Yeutter’s service: How 41 came to rely on a Nebraska native, alumnus
EDITOR'S NOTE — As the nation pauses to honor the legacy of President George H.W. Bush, Nebraska Today is looking back at the 41st president’s impact on the University of Nebraska–Lincoln. In this story, we examine Bush’s friendship with — and reliance on — Nebraska alumnus Clayton Yeutter. See complete coverage of Nebraska Today's Remembering 41 series.
As 1988 neared an end, University of Nebraska–Lincoln alumnus and benefactor Clayton Yeutter was finishing a nearly four-year stint as U.S. trade representative for President Ronald Reagan.
Yeutter, having survived the “busy, hectic, demanding years” of 18-hour days that included negotiating the precursor to the North American Free Trade Agreement, or NAFTA, anticipated returning to the private sector.
“Then President Bush threw a monkey wrench in the works by asking if I would continue in his administration,” Yeutter said in a 2001 oral history of the Bush presidency.
Yeutter had met George H.W. Bush in the early 1970s, when the former was assistant secretary of agriculture and the latter served as the U.S. envoy to China. They became easy friends, as many who met Bush tended to do, Yeutter said. And they remained close by way of shared social circles and, later, cabinet meetings under President Reagan.
When Bush himself became the newest resident of 1600 Pennsylvania Avenue, he realized that he needed someone he could trust to navigate the next U.S. farm bill, a course-setter for the nation’s agricultural policy.
“He came to me and said, ‘I really need help in this area. This could be a real trouble spot in the administration, and I want somebody I can rely on to get me through that battle,’” Yeutter recounted.
Yeutter, by then a veteran negotiator and policy expert, knew well the potential pitfalls and pratfalls that lay ahead. But he agreed to become the U.S. secretary for agriculture until the farm bill was passed in 1990.
“I probably would not have taken that on for anyone other than President Bush,” he said.
Yeutter set out to get ahead of the notoriously brutal negotiations with Congress. His plan: develop a comprehensive “green book” containing detailed farm bill recommendations in the hope of directing the debate rather than reacting to it.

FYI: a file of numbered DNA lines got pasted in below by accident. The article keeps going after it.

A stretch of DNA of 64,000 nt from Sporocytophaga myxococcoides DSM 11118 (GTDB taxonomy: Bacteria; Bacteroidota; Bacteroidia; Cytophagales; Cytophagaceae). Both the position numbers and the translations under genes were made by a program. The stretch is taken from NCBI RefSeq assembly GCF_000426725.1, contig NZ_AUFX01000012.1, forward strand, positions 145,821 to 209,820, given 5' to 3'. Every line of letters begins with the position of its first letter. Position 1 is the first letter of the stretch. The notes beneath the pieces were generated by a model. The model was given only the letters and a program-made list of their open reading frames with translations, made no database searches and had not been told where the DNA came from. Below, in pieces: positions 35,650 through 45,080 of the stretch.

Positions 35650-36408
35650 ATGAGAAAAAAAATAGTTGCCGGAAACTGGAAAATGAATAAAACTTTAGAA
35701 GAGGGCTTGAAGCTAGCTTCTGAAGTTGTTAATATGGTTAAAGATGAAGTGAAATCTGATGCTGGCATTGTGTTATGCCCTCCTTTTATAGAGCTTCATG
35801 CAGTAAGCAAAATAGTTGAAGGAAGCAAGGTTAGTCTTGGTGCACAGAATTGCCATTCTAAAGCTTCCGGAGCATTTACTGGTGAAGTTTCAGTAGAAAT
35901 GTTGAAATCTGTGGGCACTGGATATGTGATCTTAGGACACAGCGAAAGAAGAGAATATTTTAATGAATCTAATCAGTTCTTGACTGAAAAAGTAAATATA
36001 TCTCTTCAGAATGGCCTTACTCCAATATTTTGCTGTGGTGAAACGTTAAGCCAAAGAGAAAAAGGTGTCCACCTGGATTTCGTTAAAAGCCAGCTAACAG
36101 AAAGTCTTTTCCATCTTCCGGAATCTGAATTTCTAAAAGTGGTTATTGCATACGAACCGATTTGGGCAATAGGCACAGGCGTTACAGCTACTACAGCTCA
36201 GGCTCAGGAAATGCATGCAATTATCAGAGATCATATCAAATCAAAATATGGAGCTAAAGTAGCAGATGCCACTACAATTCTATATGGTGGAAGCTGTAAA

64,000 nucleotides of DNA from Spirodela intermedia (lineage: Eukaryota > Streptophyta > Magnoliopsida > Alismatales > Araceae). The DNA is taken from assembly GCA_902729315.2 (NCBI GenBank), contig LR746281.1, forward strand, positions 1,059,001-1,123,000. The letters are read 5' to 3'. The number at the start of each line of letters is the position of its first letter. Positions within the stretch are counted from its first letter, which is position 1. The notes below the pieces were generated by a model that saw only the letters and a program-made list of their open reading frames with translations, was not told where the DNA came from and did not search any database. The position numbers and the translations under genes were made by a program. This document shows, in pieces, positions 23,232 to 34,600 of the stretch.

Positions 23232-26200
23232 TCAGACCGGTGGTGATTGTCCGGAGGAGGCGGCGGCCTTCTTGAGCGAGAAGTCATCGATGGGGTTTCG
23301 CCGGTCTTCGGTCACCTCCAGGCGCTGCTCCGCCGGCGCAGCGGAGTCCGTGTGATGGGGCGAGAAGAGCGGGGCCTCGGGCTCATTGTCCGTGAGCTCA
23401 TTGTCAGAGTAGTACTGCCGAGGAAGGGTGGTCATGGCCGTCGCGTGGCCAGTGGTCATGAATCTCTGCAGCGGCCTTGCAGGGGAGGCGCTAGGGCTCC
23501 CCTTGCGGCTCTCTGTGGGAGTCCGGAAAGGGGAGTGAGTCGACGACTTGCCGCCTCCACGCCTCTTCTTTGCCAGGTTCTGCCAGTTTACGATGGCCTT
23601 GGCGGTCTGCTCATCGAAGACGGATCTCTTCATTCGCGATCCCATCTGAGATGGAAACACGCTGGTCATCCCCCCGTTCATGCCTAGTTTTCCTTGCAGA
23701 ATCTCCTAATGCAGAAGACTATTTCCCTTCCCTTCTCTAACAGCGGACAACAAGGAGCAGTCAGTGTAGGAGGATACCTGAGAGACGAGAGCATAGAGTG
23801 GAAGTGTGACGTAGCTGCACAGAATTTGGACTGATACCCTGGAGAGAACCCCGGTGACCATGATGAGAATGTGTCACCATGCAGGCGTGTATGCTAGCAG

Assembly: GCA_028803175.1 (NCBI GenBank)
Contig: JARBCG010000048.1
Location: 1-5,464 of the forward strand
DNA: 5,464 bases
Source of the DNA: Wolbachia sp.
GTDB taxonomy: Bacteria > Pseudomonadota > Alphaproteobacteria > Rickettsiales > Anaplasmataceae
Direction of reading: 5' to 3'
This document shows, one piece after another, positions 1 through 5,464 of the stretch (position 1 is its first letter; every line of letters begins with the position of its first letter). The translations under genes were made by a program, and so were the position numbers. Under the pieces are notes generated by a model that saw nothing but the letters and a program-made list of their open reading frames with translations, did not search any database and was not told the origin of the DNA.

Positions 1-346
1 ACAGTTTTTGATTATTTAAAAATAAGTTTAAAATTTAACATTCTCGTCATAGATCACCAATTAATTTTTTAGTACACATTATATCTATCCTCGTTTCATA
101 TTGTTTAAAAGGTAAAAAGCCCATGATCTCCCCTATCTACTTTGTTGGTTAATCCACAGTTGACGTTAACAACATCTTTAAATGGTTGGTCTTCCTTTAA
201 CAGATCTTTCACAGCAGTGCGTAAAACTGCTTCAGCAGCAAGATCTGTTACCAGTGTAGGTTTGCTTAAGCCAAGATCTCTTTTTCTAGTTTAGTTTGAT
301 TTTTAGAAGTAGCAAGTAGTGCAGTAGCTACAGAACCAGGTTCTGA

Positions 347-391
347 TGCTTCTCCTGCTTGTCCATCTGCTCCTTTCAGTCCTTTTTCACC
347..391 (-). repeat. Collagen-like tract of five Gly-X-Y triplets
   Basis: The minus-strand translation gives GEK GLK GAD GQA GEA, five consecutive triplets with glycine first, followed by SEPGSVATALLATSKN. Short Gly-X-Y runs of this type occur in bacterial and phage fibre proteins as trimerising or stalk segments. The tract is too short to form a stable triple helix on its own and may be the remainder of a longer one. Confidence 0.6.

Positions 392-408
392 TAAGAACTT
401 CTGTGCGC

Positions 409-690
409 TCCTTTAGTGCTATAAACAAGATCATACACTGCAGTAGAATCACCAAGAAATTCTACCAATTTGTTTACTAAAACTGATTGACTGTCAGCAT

“We went from A to Z with everything we could think of that would be debated in the farm bill, not only on farm policy but also on environmental policy, food stamps and everything else that might be included,” Yeutter said of the book, which was roughly 3 inches thick. “We sent it to everybody on both the Senate and House agriculture committees, and to all the agriculture lobbyists around Washington, D.C.
“It went out to all the major farm organizations. It went out to all the farm media. It hit like a bolt of lightning, for nobody had ever done anything quite like that before.”
The proactive approach worked, yielding more of Yeutter’s favored market-driven policies while hewing to budgetary constraints. But his work in Washington, and his service to President Bush, weren’t quite done. In early 1992, he became Bush’s counselor for domestic policy until the president left office early the following year.
Many of the principles and strategies that the late Yeutter employed on behalf of Presidents Bush and Reagan will be taught to Nebraska students at the university’s Yeutter Institute of International Trade and Finance.
“Clayton Yeutter had boundless confidence in the potential for Nebraska students to play leadership roles in a changing world,” said Jill O’Donnell, the institute’s inaugural director. “Our goal is to build an institute worthy of his legacy.”
Yeutter and his wife Cristy helped establish the institute with a $2.5 million donation that was matched by the Nebraska legislature and supplemented with private gifts. The institute spans law, business and agriculture in a manner befitting Yeutter, who earned a bachelor’s from Nebraska’s College of Agriculture, a juris doctor from its College of Law and a doctorate in agricultural economics.
“Clayton is tough as nails, knowledgeable, energetic and a friend of agriculture,” Bush wrote in a 2015 letter to now-Chancellor Ronnie Green. “I have no doubt that future generations of students will greatly benefit from the creation of this new institute and will be able to continue Clayton’s legacy of being a game-changer in the area of trade and finance. With any luck, this institute will help to shape the next USDA secretary of agriculture.”